Belarusian state propaganda becomes a vital tool as the government tries to reassert control over a population teetering on open revolt against their violent ruler. The biggest advertisers enabling it are Western companies like Coca-Cola, Nestle, Colgate, Pepsi, and Procter & Gamble. According to German-Swiss human rights group Libereco, who have been sounding the alarm for months, two out of three commercials on Belarusian state TV are from American and European companies.
Unprecedented street protests that followed the rigged election last year is a sign that a civil society comes of age in Belarus. In this podcast, the host Brian Whitmore, together with the former U.S. Assistant Secretary of State David Kramer and Tsikhanouskaya’s Senior Advisor Franak Viacorka, takes a look back at Belarus’ year of living dangerously—and a look ahead at what comes next.
Repressions in Belarus
Citing cases of torture, unlawful use of force, arbitrary detention, and thousands of other violations committed by the Lukashenka regime, the Amnesty International Organization calls on the international community to bring to justice all those responsible.
Belarusian authorities continue their sweeping crackdown on dissent. Andrei Dzmitryeu, a candidate in the 2020 presidential election, and Ihar Liashchenia, the former Belarusian ambassador to Slovenia, along with lawyers and Skhod civic initiative activists, were among the recent detainees.
Belarus and U.S.
The Lukashenka regime has rescinded its permission for the U.S. ambassador appointment in response to the new round of sanctions. Julie Fisher has been the U.S. Ambassador to Belarus since 2008, even though the Belarusian government has never issued her a visa to enter the country. Responding to the decision, the U.S. State Department spokesperson pledged to “continue to engage with Belarusians, including leaders of the pro-democracy movement, media professionals, students, and other members of civil society.”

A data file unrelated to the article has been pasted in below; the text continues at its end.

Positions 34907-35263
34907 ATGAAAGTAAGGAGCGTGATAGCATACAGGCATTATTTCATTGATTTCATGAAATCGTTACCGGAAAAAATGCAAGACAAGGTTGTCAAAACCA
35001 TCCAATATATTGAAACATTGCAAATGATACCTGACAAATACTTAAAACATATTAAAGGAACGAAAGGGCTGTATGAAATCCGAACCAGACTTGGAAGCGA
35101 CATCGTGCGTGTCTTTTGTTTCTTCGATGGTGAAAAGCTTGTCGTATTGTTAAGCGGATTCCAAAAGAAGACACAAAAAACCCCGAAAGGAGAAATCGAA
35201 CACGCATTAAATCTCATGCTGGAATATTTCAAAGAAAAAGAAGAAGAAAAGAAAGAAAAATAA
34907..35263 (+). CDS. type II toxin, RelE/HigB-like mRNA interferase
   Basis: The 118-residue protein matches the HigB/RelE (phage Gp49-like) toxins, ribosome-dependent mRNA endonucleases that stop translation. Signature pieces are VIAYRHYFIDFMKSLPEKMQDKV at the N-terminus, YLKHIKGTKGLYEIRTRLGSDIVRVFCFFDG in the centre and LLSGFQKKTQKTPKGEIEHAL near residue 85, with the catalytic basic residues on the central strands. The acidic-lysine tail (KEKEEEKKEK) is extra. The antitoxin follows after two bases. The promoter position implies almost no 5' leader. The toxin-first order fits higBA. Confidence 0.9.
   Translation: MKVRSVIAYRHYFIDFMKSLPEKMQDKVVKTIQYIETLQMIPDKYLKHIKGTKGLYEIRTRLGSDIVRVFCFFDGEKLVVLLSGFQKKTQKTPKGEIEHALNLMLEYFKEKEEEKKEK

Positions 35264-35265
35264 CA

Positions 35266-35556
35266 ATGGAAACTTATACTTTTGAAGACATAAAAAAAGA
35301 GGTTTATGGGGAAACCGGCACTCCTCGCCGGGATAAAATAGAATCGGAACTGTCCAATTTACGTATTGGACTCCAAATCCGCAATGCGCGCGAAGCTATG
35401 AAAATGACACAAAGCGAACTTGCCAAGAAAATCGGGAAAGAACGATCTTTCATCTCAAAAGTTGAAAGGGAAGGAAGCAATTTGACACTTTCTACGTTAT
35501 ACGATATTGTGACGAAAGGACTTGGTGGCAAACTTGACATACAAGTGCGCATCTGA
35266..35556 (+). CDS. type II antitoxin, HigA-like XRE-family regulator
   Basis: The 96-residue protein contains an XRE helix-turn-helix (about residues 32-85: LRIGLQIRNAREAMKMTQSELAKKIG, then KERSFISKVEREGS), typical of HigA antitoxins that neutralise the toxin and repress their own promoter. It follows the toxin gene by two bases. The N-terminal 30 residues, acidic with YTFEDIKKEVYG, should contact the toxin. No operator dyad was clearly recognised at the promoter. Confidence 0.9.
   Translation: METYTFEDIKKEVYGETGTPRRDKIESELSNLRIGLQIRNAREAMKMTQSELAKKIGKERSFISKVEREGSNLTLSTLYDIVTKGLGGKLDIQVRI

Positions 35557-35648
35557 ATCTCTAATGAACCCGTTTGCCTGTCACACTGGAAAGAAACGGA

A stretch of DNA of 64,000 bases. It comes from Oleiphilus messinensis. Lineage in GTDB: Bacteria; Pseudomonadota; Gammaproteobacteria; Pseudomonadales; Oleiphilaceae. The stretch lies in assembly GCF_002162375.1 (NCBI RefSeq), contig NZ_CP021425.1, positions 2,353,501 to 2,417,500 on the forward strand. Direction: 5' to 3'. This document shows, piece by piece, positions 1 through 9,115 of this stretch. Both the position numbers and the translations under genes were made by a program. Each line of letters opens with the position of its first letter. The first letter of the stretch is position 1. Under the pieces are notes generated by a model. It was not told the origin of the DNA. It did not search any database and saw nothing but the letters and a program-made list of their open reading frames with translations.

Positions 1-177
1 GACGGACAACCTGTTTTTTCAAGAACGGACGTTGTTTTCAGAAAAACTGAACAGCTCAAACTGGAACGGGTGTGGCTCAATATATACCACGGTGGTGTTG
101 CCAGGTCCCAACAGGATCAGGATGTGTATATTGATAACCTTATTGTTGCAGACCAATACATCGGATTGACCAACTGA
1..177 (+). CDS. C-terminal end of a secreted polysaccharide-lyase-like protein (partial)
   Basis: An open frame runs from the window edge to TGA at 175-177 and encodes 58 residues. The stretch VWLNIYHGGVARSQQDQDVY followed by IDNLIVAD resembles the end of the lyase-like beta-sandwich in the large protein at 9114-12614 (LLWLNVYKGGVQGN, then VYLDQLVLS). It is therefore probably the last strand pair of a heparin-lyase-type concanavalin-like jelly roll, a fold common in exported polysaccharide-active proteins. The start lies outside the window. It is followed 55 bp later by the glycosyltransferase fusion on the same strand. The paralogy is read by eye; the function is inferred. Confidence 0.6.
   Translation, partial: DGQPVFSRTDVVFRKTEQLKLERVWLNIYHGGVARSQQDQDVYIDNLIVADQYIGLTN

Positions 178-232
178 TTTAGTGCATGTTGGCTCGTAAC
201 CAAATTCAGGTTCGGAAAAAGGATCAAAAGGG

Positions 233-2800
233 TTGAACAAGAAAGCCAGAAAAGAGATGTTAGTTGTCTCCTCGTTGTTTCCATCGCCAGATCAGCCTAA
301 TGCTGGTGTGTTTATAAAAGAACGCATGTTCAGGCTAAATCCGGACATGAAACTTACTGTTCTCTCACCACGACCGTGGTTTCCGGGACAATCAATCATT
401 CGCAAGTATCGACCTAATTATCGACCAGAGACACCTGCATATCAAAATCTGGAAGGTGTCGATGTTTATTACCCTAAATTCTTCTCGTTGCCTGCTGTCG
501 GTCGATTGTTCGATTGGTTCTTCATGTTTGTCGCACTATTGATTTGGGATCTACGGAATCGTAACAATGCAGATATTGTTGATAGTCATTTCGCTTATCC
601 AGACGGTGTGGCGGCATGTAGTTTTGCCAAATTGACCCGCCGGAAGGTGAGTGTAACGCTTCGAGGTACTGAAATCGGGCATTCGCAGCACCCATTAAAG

Belarus’s state-owned potash producer, Belaruskali, included in the U.S. sanctions list released last Monday, controls about a fifth of the global market for the crop nutrient. However, potash buyers might not need to panic right away. Belarusian Potash Co., the sole handler of all of the country’s potash exports, in which Belaruskali owns a 48% stake, wasn’t on the list. Some countries might still feel it’s safe to purchase from BPC.
Belarus and Europe
Hundreds of people, among them many Belarusians living in exile in Poland, marched Sunday in Warsaw to protest political repression in neighboring Belarus—a demonstration held on the eve of the first anniversary of the 2020 presidential election.
Latvia declared a state of emergency at its border with Belarus, authorizing the border guards, armed forces, and police to use physical force to return migrants to the country they have crossed from. Latvia, like neighboring Lithuania, has faced an extraordinary influx of migrants in the past few months coming in from Belarus, allegedly used by the Lukashenka regime as a “weapon” against the EU.